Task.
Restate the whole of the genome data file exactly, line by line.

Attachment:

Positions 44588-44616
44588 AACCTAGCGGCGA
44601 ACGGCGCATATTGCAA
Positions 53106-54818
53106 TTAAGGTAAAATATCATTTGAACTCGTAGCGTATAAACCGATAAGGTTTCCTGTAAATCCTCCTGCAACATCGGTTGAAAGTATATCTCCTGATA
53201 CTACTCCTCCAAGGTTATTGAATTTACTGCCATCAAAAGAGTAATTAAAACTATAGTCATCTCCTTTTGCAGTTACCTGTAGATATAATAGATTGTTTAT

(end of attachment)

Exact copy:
Positions 44588-44616
44588 AACCTAGCGGCGA
44601 ACGGCGCATATTGCAA
Positions 53106-54818
53106 TTAAGGTAAAATATCATTTGAACTCGTAGCGTATAAACCGATAAGGTTTCCTGTAAATCCTCCTGCAACATCGGTTGAAAGTATATCTCCTGATA
53201 CTACTCCTCCAAGGTTATTGAATTTACTGCCATCAAAAGAGTAATTAAAACTATAGTCATCTCCTTTTGCAGTTACCTGTAGATATAATAGATTGTTTAT